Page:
iginal Dutch settlers. Many ceremonies and customs, relics of a ruder age, and now nearly forgotten, were still practised. The Raymonds, although pious, and more intelligent than most of their neighbours, kept up many of the usages of Fatherland on the Christmas occasion, perhaps more as wafting them back in remembrance of early enjoyment in the home circle, than from any present love of the festivity common at this period.
The joyful season drew nigh merrily, and in the watchmaker's family, as in all others--for the very poorest look forward hopingly to it--there was nothing but bright anticipations, which were for the present realized. The Christmas cake was prepared in the most approved old fashion; the dark-hued pine was duly ornamented, and occupied a conspicuous place in the family room, and little William was made most happy in the receipt of many gifts, although toy paints and pencils were not among the number.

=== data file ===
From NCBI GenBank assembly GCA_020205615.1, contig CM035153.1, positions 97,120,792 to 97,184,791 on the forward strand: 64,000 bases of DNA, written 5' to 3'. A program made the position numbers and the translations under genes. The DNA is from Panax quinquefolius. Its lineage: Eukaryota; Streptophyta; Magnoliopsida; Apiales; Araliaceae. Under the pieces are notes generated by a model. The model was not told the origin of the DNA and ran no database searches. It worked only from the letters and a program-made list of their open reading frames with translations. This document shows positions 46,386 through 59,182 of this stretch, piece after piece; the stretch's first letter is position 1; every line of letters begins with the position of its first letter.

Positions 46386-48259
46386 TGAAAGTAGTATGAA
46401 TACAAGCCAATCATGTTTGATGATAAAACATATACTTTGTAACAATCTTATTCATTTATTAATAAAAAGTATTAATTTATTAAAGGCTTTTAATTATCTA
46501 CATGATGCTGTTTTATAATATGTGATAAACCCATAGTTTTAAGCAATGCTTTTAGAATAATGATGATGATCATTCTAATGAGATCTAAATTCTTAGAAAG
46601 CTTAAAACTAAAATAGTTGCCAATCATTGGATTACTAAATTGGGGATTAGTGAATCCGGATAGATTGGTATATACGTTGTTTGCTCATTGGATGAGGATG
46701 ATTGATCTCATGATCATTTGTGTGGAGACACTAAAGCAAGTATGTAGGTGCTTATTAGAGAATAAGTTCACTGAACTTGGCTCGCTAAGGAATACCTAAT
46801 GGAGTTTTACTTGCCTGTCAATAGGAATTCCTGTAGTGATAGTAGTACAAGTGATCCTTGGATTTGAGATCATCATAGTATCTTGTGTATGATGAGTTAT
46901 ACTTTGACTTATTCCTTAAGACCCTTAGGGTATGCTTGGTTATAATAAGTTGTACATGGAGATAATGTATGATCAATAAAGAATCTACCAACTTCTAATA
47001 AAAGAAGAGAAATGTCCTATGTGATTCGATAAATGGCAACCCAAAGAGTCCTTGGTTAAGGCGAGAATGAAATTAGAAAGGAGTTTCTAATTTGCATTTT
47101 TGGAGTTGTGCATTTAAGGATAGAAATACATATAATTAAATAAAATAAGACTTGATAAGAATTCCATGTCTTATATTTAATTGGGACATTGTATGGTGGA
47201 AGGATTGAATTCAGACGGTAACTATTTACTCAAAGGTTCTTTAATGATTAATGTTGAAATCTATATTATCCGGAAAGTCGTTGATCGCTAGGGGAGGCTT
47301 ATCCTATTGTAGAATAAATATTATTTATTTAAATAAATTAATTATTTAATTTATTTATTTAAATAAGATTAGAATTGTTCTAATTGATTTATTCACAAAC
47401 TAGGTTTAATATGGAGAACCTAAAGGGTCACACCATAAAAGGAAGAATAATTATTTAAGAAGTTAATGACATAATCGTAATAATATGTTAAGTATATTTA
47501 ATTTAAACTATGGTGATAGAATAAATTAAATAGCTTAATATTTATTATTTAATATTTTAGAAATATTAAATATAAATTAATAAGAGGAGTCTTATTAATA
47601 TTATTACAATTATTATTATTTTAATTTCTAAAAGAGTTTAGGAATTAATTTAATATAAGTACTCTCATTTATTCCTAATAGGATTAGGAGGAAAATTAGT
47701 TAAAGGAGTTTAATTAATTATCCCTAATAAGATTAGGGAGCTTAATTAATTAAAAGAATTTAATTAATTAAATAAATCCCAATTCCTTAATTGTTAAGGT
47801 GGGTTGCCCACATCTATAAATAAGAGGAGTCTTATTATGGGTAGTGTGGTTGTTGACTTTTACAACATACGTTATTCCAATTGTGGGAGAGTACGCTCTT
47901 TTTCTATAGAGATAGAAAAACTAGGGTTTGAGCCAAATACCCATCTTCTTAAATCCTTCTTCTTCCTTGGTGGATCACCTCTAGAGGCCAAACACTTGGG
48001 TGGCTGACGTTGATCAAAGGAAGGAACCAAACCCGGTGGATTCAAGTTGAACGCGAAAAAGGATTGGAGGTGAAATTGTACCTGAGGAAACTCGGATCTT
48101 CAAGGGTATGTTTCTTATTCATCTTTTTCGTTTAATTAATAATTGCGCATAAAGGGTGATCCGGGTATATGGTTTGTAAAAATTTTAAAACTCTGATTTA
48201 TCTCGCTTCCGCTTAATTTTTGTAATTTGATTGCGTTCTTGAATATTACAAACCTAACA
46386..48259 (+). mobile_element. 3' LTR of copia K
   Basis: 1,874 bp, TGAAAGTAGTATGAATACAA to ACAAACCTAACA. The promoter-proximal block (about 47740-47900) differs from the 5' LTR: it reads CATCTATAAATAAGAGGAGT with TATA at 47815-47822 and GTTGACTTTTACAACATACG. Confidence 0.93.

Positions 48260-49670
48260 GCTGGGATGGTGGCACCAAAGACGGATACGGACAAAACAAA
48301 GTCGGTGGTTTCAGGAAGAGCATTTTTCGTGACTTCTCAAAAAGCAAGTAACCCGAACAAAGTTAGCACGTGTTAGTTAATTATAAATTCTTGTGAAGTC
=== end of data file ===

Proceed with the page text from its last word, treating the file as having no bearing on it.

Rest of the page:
But what says the Scripture? "Boast not thyself of to-morrow, for thou knowest not wh